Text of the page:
Which of us has never heard of Apollo Program? This name, recalling an important Olympian deity in Greek and Roman mythology, is definitely linked to one of the most breath-taking human endeavour to the discovery of the space, promoted by the National Aeronautics and Space Administration (NASA). A series of spaceflight stepping-stones, dating from 1961 to 1972, that changed humankind view of our Planet Earth. As a result of the greatest minds of that time, Apollo programme to reach the Moon, was the strong desire by the iconic American President John Fitzgerald Kennedy in the “golden age” of the Sixties. Some attempts and a great tragedy occurred to Apollo 1 crew (1967), burnt before taking off.
Finally, in December 1968 the entire world experienced the largest media event ever seen via television following the impressive undertaking of Apollo 8, the first crewed spacecraft that orbited a celestial body transmitting unprecedented Christmas wishes from the space. That was the first new-era step for space technologies.
Apollo Lunar Module (LM), within Apollo 11 mission, enthusiastically landed on the moon surface on July the 20th, 1969, thrilling USA and the entire world who was astonished by the memorable shots of the first human footprint on lunar soil appearing on the TV screens. “That’s one small step for man, one giant leap for mankind”, these words pronounced by the astronaut Neil Amstrong have been forever etched in human memory until today, stimulating a long-lasting moon exploration ‘saga’, not free from hurdles like in Apollo 13 mission.
To celebrate the 50th anniversary of the first Moon landing, an extraordinary two-hour documentary has been stimulating and revolutionizing our memory. “Apollo, Missions to the Moon”, a doc movie by Tom Jennings for National Geographic, was unveiled to the public at Grimaldi Forum in world premiere, last Monday the 17th June 2019 within the 59th Monte-Carlo Television Festival in the presence of H.S.H. Prince Albert II of Monaco, Laurent Puons, vice-president of the Festival and distinguished guests, under the auspices of the Embassy of the Principality of Monaco in Washington DC.
A huge narrative plot, skillfully arranged by a team of experts after a twenty-year documentation, showed for the first-time original scenes from NASA Apollo ‘black box’ and thirty Mission Control recordings, including references to international journalistic reporting as well as curious footages and headlines about astronauts involved in the American programme and their families & friends with no use of modern reconstructions or actors. A set of media items resulting from checking more than 1,300 hours of motion pictures and sound tracks in addition to 10,000 photos. Its intensity unleashed strong emotions among the Monegasque audience plunging them into a glorious past which is marking the present.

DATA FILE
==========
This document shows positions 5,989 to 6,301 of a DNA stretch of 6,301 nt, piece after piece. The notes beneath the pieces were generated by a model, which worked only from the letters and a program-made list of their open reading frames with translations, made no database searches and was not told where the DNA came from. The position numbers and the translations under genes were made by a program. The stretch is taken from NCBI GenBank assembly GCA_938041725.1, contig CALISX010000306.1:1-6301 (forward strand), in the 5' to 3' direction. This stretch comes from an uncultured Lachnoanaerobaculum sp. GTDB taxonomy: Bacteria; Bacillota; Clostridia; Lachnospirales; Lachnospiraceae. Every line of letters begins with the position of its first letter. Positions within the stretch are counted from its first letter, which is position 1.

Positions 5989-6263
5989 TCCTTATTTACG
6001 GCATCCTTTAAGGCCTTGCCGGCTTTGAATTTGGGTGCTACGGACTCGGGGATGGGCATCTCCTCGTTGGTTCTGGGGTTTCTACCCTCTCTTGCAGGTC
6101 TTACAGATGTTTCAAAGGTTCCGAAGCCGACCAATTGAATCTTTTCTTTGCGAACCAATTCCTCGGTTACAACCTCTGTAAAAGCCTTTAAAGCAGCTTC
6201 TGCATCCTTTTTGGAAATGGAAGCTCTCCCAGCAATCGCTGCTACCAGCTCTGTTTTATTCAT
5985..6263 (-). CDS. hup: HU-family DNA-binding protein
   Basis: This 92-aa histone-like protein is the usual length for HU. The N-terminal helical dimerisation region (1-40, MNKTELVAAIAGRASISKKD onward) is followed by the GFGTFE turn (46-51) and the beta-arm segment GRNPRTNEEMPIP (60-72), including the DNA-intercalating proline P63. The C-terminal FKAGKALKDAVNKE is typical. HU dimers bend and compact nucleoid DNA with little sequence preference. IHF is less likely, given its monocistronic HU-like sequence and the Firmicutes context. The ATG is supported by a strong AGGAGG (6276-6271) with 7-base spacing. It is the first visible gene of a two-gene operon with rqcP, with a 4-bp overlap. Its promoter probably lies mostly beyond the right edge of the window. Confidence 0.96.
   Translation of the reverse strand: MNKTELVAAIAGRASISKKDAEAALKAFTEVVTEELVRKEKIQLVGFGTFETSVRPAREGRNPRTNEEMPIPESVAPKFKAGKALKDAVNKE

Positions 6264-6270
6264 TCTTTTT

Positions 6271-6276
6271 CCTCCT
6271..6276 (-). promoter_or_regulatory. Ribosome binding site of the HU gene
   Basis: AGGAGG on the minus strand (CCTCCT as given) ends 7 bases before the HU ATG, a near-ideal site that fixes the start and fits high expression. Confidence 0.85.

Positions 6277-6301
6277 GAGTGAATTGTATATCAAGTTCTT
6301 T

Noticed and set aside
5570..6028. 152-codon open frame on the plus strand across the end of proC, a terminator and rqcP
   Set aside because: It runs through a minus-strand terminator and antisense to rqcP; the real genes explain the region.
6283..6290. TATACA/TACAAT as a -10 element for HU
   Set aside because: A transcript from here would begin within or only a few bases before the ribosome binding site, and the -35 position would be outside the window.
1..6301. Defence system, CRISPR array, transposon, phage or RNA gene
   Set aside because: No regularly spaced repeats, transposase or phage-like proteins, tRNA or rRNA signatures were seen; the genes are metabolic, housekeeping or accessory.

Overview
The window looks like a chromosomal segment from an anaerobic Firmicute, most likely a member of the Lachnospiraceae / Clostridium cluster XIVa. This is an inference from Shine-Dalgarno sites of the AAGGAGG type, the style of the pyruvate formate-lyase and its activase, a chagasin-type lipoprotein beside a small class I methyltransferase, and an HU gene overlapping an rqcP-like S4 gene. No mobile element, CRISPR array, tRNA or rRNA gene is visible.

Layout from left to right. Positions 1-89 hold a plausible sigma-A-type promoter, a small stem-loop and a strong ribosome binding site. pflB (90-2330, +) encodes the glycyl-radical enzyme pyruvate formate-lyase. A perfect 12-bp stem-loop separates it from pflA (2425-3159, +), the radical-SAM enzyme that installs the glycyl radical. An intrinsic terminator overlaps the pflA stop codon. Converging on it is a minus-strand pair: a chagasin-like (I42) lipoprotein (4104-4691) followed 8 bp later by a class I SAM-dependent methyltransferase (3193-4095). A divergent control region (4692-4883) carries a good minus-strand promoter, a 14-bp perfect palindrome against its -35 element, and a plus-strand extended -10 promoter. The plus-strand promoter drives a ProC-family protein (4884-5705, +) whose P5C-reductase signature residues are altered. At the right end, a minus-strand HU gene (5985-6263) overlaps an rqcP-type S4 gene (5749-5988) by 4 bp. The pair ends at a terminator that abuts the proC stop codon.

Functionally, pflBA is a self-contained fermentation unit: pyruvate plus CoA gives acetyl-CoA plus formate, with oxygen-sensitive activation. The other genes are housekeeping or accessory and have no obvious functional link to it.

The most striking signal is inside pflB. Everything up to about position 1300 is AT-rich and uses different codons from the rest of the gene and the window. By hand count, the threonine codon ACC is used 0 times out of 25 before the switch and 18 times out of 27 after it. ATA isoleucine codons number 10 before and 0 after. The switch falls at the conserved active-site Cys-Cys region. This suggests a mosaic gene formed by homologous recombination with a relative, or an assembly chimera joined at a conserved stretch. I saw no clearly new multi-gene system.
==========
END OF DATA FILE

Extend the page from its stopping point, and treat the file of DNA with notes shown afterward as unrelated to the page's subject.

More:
“You can’t go forward without looking back to the past”, pointed out Tom Jennings, the Emmy & Peabody award-winning filmmaker, during the live debate just after the public ovation at the end of the screening. The opening scenes with Walt Disney’s 1967 far-future theme park, Tomorrowland, recreating aero spatial simulations as key attractions, reminded us the sense of wonder that affected the whole planet during Apollo missions. As witnessed by a lady’s intervention from the seats, the first lunar adventures were able to unify for a while the entire Planet in one explosion of joy and proudness.
Watching this documentary moved me because when those facts were happening I was just a child, dreaming of my future, and it is amazing to see how spatial science evolved”, stressed Jean–François Clervoy, NASA and French Space Agency astronaut. “What those people did in Apollo missions is speechless”, emphasized Captain Michael López–Alegría, NASA astronaut and Commander at International Space Station (ISS). “I think this movie is such a special outcome and it is so profound to have this experience conveyed by those extraordinary footages that work in a very big way by taking us in that very moment, so meaningful…” – marked Rory Kennedy, president of the Monte-Carlo TV Festival News Jury and Academy Award nominated filmmaker. She was clearly excited, considering that Apollo missions were launched by her uncle John Kennedy.
The communication ability, supported by the use of new Media and Social Media, is being massively motivating people in space undertakings as highlighted by Captain López–Alegría. Consequently, more and more artists, musicians and experts in different fields are being inspired by space men and space women. But the most important impact that Apollo missions produced on humanity is their power to inspire an entire generation who made a great contribution to scientific development, notably in United States and Western World, as underlined by Captain Clervoy.
“The strong connection to mankind pushes tolerance and reinforces the idea of protecting the environment” – added Captain López–Alegría – “let us think about how the atmosphere is wonderfully protecting our Planet in spite of being as thin as an apple skin”. Discovering the Moon, in fact, made us contemplate Earth from the universe perspective reaffirmed Rory Kennedy. She concluded: “That must engage decision makers and citizens in preserving our Planet, fighting against climate changes and major threats to the Environment”.
“Apollo, missions to the moon” is therefore a precious communication tool that turns History into something alive making us understand the present and the near future. In a few years, some of us will be able to experience weekly-space flights to reach Axiom, the first Commercial Space Station, thanks to an international cooperation with a Monegasque contribution. Are you ready to feel like an astronaut?